Kognito on PCMag.com
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Healthcare professionals speaking to patients about sensitive medical situations have to be knowledgeable and reassuring; they also have to be able to communicate properly. “As with many sensitive interactions, how someone says something is just as important as what they are saying,” Goldman said. “Considering gestures, non-verbal cues, and mannerisms all weigh heavily in these interactions.”
Kognito’s various simulations help train users by simulating conversations and varied responses. In the Primary Care Office Visit: Antibiotics simulation, participants are trained on effectively discussing the appropriate use of antibiotics between healthcare providers and patients. The simulation (see image above) provides hands-on practice applying motivational interviewing to improve patient outcomes. “Users choose between playing the provider or patient in the clinical case,” Goldman explained. The simulation is publicly available and funded by the Robert Wood Johnson Foundation.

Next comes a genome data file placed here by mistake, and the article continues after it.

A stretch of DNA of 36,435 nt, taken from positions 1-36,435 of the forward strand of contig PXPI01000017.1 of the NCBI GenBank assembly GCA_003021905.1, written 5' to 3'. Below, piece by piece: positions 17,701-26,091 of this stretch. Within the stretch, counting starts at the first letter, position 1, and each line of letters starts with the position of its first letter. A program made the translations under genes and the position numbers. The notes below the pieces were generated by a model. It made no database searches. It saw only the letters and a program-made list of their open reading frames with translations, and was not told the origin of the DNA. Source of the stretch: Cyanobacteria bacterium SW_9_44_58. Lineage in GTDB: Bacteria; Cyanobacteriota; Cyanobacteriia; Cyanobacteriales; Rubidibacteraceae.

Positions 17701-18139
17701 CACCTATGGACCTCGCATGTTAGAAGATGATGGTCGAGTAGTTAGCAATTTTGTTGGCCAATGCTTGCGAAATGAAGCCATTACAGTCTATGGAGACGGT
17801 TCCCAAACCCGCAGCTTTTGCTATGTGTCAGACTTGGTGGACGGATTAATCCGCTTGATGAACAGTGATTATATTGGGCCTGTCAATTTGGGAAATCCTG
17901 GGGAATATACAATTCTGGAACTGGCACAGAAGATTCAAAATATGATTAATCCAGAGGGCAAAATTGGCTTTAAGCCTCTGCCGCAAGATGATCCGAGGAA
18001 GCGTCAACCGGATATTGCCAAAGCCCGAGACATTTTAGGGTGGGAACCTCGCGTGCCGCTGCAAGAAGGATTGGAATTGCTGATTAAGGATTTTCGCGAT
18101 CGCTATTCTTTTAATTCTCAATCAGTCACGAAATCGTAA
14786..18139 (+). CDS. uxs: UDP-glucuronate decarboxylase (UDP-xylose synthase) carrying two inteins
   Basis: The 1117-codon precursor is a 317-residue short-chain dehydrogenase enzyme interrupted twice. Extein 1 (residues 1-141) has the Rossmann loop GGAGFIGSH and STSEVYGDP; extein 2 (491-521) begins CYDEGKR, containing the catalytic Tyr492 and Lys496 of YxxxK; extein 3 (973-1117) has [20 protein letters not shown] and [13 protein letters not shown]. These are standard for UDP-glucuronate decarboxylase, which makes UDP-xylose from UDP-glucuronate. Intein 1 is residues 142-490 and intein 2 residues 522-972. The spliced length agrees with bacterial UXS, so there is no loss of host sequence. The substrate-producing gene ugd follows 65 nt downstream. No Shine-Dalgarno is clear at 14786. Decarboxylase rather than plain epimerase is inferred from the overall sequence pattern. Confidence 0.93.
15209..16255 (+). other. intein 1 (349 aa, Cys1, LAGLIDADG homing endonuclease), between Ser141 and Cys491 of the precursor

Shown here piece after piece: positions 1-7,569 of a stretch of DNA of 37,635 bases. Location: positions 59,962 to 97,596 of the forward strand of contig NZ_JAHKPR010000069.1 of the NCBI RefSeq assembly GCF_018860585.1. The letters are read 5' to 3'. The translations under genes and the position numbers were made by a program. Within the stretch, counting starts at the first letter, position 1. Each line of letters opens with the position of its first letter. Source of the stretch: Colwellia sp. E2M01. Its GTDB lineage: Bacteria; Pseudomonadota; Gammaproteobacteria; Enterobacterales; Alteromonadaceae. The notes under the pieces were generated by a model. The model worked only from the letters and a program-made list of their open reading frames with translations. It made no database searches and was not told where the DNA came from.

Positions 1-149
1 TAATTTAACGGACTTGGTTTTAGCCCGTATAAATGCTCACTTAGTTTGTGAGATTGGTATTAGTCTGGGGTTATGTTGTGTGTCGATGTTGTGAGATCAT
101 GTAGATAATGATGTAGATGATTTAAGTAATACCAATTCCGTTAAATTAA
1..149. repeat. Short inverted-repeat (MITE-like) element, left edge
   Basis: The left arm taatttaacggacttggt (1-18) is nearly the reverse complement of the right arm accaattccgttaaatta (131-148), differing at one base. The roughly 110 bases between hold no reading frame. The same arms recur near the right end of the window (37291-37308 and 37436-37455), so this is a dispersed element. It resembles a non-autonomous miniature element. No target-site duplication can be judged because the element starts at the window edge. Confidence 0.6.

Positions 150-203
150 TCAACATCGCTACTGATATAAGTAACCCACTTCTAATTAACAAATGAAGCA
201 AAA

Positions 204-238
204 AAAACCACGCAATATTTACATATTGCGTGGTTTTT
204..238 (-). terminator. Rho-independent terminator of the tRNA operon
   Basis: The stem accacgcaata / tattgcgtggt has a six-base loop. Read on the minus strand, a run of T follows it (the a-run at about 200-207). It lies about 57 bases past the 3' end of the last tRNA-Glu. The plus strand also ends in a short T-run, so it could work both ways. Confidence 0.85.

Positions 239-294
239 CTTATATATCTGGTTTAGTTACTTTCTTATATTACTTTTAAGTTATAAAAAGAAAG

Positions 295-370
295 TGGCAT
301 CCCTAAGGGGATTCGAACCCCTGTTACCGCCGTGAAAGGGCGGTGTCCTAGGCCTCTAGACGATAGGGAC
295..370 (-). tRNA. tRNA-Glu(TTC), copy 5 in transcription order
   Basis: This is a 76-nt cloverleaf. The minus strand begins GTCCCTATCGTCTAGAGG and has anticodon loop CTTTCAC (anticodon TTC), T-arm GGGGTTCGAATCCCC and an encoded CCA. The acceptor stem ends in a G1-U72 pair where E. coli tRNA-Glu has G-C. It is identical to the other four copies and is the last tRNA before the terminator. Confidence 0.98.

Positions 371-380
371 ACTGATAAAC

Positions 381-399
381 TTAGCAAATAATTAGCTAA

The Primary Care Office Visit: Antibiotics simulation lets participants take the role of a coughing patient or the doctor. Each question brings the conversation to another step in learning about symptoms as well as whether antibiotics can help based on the patient’s symptoms. Aside from the conversation between the virtual avatars, a coach widget at the bottom offers useful tips and hints. Running through the role-play simulation as a patient and as a doctor will help train healthcare professionals to better understand topics from both sides.
“The more we can mimic real life in our sims, then the better the experience will be,” Goldman said. Looking at technology that can help Kognito create more immersive experiences for their users, he singled out Natural Language Processing (NLP) and augmented reality (AR) as emerging technologies worth looking out for. NLP, which is a sub field of artificial intelligence (AI) is one area that Goldman believes can one day improve training by being able to accurately track voice tone and analyze human emotions. “I think NLP that can understand intonation will be a significant breakthrough, but we’re not there yet,” said Goldman.